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Manufacturing’s next disruptor: the share economy

Organisations that don’t adopt rental models could get left in the dust, and those that do adopt rental models without improving the efficiency of their after-sales service functions will face challenges.

By Tom Ball

The rise of the share economy – a wave of “non-ownership” spurred by companies like Uber and Airbnb – has been climbing for years, and it certainly has a hold on the millennial generation. Things that used to be considered status symbols, like home ownership and multi-car garages, have gone by the wayside in today’s society.

What’s causing this shift? In short: technology. Thanks to smartphones, peer-to-peer business is easier and faster than ever. Fancy going for a walk tomorrow but don’t have a dog? There’s an app for that. Need somewhere to leave your car but the spaces are all Residents Only? There’s an app for that. Want your preloved items to go to an appreciative new home? There’s an app for that. For just about any need (or want) you may have, there’s a piece of technology within reach allowing the community to be your new source of pseudo-ownership.

Manufacturing’s next disruptor: the share economy

The longer answer to what’s causing this shift, however, is the desire to live a more sustainable lifestyle in a resource-conscious environment. And the rent-over-own mentality resonates heavily with the generation interested in only spending what’s needed, rather than investing in a depreciating product.

But what does the share economy mean for manufacturers?

Original equipment manufacturers (OEMs) – especially those with dealer networks – need to consider a shift in thinking that reflects the shift their customers are making. This is happening in the automotive industry with the introduction of subscription models that substitute owning or leasing a car. Clutch Technologies is a USA-based software platform that allows dealers and OEMs to sell vehicle subscriptions and related services. Monthly or daily car subscription includes insurance, maintenance, cleaning and taxes and a concierge service that delivers the vehicle of choice.

The Clutch software enables OEMs and dealers to offer these services efficiently and at scale. At the core of the platform sits a level of intelligence that understands consumer needs and matches them to vehicles, taking both the customer and the dealer experience to a whole new level. Porsche Cars North America has recently partnered with Clutch to pilot a sports car and SUV subscription program in Atlanta. Customers can fulfil the aspiration to drive a sports car for the commute and a people carrier for the weekend, for example.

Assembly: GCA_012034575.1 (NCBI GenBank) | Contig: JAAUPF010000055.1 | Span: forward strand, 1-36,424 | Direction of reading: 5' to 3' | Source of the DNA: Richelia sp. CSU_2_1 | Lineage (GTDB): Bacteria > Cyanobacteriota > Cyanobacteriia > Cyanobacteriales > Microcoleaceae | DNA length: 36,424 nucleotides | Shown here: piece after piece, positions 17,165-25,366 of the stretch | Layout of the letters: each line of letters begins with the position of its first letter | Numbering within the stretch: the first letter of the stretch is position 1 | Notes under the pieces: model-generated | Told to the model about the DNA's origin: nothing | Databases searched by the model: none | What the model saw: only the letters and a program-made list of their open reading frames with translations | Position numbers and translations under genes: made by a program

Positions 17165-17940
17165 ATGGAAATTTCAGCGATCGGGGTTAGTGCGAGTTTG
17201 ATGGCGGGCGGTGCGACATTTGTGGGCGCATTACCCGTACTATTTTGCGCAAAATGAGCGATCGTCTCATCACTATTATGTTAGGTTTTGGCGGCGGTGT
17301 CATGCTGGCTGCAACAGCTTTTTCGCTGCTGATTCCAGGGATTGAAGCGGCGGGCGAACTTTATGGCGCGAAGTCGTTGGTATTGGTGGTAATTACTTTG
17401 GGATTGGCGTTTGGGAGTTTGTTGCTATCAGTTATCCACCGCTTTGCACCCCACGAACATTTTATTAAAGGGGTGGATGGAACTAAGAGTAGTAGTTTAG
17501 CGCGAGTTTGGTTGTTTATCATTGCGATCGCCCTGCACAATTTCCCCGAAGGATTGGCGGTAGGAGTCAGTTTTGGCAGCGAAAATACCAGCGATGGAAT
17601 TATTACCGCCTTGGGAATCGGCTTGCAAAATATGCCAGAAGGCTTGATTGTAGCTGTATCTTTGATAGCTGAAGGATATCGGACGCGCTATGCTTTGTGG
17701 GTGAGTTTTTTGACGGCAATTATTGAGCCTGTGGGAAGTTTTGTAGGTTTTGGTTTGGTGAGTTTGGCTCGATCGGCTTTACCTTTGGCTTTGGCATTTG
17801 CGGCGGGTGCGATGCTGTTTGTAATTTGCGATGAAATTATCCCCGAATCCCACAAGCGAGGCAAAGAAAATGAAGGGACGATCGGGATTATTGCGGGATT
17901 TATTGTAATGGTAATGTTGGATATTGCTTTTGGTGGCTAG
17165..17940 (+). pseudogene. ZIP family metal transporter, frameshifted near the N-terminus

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Ensuring vehicles are in full working condition is critical to customer satisfaction and ultimately, profits. With a system rooted in keeping maintenance and supplemental costs at an all-time low for end-customers, Clutch, along with its competitors, is just one piece of the share economy puzzle that’s revolutionising the after-sales service supply chain.

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It’s not just consumer products that are experiencing this shift – manufacturers and equipment rental companies are also preparing themselves to meet these new demands. Take “power by the hour,” for example: an agreement that allows a company to lease or rent equipment for a certain number of in-use hours, buying the functionality rather than the actual piece of equipment.

Rolls-Royce originally made the concept famous in the aviation industry, but for manufacturers of long-lasting durable goods, like heavy equipment or aircrafts, this is a model they must start watching. According to Grand View Research, the global construction equipment rental market is expected to reach $84.6 billion by 2022, due to increasing construction activities across the globe and rising government investment in emerging economies.

Manufacturing’s next disruptor: the share economy

As with the car subscription model, rental companies and manufacturers must maximise equipment uptime to also maximise revenue. Being quick to react to service and repair requirements is good but to be excellent, the emphasis needs to be on pre-emptive maintenance, which requires more sophisticated management of service parts and after-sales service.

As with any business transformation, both challenges and opportunities exist for manufacturers and rental companies. Some organisations will need to transform and optimise their after-sales service departments to become more customer-centric and efficient. For the end-customer, it’s a win-win: with little risk associated with renting, replacement is less complicated, maintenance costs are lower and there are fewer transportation and servicing requirements.

As for manufacturers – organisations that don’t adopt rental models could get left in the dust, and those that do adopt rental models without improving the efficiency of their after-sales service functions will face challenges. The share economy can be a significant revenue driver, but companies must adopt the right technologies and business practices to be successful.

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